275. @advancedatheist

    advancedatheist wrote to me:

    The philosophical movement Rand tried to start therefore fails to flourish organically. It wouldn’t have this problem now if Rand had emphasized to her followers that they had to fight the culture war by fighting the war of the cradle – namely, by marrying, forming families and rearing their children as Objectivists. That strategy made the Mormons successful, so we can see that it works in the real world.

    Yeah, her whole ethical system simply ignored familial virtues — spousal fidelity, parental love, filial piety, and all the rest. Kind of funny considering that she was quite convinced that her ethics were firmly rooted in biology. At one point, she admitted that she did not know whether or not evolution was true, which perhaps is revealing.

    advancedatheist also wrote:

    Rand didn’t think that way, however, because like other sterile cat ladies with no reason to invest in long-term projects which would continue after they die, she had a high time preference.

    I’m not sure it was a short-term time preference so much as her simply not liking children. Some people don’t.

  276. @Anonymous

    Reactor shielding has to absorb neutrons, which is why polyethylene; it’s chock-full of hydrogen, which eats neutrons and turns to deuterium.  (Stationary reactors are surrounded by concrete, which has oodles of water of hydration to supply hydrogen.)  The secondaries from cosmic rays are mostly things like pions, not neutrons.  They are only blocked by nucleons; hydrogen isn’t what you want for that.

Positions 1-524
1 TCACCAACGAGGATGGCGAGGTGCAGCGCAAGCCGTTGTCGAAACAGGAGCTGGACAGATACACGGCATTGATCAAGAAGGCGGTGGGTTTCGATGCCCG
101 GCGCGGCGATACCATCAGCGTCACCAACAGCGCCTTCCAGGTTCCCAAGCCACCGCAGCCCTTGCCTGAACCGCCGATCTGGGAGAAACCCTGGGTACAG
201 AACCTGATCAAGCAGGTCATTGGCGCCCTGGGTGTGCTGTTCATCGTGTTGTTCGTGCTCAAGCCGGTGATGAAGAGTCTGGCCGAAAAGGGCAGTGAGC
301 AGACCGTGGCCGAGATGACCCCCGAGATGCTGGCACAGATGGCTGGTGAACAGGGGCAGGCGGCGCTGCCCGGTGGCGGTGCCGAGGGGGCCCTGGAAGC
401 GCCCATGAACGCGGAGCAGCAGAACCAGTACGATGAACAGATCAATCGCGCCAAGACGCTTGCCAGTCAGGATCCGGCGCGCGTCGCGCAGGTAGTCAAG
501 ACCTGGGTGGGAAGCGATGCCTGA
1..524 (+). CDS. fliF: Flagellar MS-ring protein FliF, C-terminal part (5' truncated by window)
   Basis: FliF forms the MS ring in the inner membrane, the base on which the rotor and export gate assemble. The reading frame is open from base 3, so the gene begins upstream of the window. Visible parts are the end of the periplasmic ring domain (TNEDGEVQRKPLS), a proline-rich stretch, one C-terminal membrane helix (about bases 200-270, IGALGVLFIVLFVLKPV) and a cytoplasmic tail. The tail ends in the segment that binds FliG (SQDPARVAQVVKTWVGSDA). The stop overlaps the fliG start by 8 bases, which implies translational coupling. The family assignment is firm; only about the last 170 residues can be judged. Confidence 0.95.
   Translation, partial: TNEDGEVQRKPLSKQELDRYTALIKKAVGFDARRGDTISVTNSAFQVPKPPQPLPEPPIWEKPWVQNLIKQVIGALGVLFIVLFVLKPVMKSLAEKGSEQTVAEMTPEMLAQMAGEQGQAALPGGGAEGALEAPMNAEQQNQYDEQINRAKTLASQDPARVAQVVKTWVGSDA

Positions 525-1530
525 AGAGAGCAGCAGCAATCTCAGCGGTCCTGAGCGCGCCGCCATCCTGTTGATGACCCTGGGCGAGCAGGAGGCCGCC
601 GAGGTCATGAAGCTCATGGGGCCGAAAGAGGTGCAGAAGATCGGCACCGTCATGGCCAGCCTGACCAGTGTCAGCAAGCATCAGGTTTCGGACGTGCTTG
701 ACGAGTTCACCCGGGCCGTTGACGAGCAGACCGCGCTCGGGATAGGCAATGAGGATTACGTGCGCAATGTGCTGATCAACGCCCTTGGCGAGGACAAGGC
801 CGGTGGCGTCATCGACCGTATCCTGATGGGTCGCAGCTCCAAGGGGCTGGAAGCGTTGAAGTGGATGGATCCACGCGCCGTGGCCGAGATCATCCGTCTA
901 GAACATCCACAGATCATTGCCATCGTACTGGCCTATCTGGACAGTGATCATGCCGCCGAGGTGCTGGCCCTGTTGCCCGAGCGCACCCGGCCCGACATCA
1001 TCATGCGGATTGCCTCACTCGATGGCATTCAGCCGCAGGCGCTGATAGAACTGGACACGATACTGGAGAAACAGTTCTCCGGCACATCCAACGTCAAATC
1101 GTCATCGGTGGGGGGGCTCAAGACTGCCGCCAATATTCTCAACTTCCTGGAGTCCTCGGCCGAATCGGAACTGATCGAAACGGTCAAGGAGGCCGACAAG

277. BB753 says:
    @(((They))) Live

    Wakanda is closer than we might think, LOL!

  278. BB753 says:
    @Mr. Rational

    A nerd readership is a given. But nerds actually writing sci-fi and sword and fantasy gives you a R. R. Martin, not Tolkien.

    • Agree: Desiderius
    • Replies: @Anonymous
    , @Desiderius
  279. Anonymous[323] • Disclaimer says:
    @BB753

    Yes, a good writer – of SF or anything else – needs to be well read in all fields of literature.

  280. @BB753

    The great writers, whatever the genre – including absolutely sci fi/fantasy, enjoy a readership far broader than just nerds.

    Tolkien foremost.

  281. Looks like both Virginia and New York will be helping the world’s richest man get his own helipad:

    https://www.huffingtonpost.com/entry/amazon-jeff-bezos-new-york-helipad_us_5beb2569e4b0caeec2bec952

  282. @Lowe

    One of the hard problems of even interplanetary travel is doing something about all the radiation you’d get during the trip. Shielding is heavy and heavy is expensive to get to orbit.

  283. @Buzz Mohawk

    Zero gravity looks like a lot of fun, but you have to pee sometime.

  284. @anon

    The guys at Xerox’s Parc Place showed Jobs their windows operating system. Jobs copied it and then later sued Bill Gates for stealing his idea. Steve was a BSD for sure.

  285. @(((They))) Live

    I liked Weir’s first book so I bought Artemis when it came out but I never made it past the first chapter, last book of his I’ll ever buy

    Why?